3.9. Antimicrobial Activity

Standard antibacterial agents were used for the comparative studies. The disc concentration levels are under National Committee for Clinical Laboratory Standards (NCCLS) column. The results of the antibacterial agents were given in the Table 8. From this data, it has been found that all the compounds showed various significant inhibitory activity [35, 36] against five MTCC human pathogenic of microbial species namely S. aureus, B. subtilis, P. aeruginosa, P. vulgaris and C. albicans. The antibacterial activity of the tested compounds some of may have dose dependent and it may found to be good activity at 40 and 60 𝜇L concentrations.

CompoundsB. subtilisS. aureusP. vulgarisC. albicans
20  𝜇 L40  𝜇 L60  𝜇 L20  𝜇 L40  𝜇 L60  𝜇 L20  𝜇 L40  𝜇 L60  𝜇 L20  𝜇 L40  𝜇 L60  𝜇 L

Tetracycline (Antibacterial agent)141923131621151824
Amphotericin (Antifungal agent)151921

Zone of inhibition (diameter in mm).

4. Conclusion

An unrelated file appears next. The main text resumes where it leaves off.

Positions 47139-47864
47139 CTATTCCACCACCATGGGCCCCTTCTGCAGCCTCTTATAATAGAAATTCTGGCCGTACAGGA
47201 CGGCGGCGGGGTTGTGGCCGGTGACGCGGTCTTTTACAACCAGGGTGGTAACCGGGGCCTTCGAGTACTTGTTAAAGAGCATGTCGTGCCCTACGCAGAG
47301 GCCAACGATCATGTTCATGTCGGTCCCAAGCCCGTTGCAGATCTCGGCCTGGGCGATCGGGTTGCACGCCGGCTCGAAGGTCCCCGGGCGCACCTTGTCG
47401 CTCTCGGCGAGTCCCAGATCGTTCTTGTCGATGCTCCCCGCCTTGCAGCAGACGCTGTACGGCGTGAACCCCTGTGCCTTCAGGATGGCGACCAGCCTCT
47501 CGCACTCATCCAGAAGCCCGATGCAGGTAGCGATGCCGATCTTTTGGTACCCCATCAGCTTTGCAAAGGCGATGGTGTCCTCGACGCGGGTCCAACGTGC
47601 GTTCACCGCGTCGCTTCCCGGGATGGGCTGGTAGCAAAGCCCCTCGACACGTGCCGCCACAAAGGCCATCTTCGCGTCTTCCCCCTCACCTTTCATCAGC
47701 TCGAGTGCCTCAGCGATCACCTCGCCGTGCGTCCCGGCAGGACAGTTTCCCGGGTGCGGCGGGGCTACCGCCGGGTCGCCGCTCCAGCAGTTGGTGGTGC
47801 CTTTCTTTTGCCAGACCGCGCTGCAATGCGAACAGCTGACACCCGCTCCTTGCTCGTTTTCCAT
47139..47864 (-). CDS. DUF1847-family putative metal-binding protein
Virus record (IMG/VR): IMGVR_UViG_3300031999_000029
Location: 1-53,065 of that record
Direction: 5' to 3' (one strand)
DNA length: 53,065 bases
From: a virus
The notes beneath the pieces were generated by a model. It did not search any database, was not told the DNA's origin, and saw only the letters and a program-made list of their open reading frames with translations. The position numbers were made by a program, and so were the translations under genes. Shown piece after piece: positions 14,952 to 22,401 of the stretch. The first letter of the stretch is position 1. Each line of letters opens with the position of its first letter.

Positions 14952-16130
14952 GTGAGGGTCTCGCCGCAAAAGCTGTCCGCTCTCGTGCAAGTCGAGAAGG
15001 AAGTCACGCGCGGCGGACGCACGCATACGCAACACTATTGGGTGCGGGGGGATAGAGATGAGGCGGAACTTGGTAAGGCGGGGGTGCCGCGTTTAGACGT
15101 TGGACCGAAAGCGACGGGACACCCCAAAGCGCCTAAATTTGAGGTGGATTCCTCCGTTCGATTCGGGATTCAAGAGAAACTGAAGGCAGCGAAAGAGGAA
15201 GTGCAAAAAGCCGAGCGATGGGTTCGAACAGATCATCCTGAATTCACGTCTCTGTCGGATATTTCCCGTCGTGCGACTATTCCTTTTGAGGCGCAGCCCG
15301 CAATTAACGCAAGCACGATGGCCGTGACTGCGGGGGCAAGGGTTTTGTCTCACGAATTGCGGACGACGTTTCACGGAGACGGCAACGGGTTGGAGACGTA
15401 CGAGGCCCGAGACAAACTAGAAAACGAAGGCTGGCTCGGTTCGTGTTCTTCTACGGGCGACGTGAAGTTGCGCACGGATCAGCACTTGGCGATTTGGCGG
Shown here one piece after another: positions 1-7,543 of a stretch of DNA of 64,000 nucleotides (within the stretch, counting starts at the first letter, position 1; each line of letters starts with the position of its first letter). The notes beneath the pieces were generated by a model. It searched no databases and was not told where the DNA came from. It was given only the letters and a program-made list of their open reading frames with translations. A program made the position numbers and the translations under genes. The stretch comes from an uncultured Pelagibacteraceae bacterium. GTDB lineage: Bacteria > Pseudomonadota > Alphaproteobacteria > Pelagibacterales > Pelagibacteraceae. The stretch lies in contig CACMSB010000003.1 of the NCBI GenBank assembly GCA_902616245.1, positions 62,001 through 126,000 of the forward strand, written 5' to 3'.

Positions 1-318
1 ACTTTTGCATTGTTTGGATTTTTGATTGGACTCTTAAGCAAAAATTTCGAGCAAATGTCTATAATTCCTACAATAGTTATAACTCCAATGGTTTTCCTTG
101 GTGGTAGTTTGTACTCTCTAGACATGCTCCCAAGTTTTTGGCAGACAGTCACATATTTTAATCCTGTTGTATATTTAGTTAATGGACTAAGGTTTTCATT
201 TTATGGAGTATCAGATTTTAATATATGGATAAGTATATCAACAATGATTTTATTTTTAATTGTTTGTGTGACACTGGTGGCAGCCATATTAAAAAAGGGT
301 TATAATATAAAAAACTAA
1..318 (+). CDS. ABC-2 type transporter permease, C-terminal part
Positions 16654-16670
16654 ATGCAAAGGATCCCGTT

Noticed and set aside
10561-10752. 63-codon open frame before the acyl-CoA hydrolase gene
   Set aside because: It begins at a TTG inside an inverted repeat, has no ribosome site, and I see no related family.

A new series of transition metal complexes were synthesized from the Schiff base ligand derived from 4-aminoantipyrine, 4-hydroxy-3-methoxybenzaldehyde and 2-aminophenol. The structural features were derived from their elemental analyses, Mass spectroscopy, IR, UV-vis, NMR, ESR spectral analyses and conductivity measurements. Cyclic voltammogram of copper complex in DMSO show well defined quasi-reversible one electron transfer process corresponding to the formation of the couple. The data of the complexes suggested an octahedral geometry for the metal complexes. The results of in silico DNA-metal complex interactionreveal that all the complexes can interact with DNA. The Schiff base coordinates through its two azomethine nitrogen and phenolic oxygen. The Schiff base behaves as a tri dentate ligand. The results of antimicrobial screening explored that metal complexes are potentially active against bacterial cells rather than fungal cells.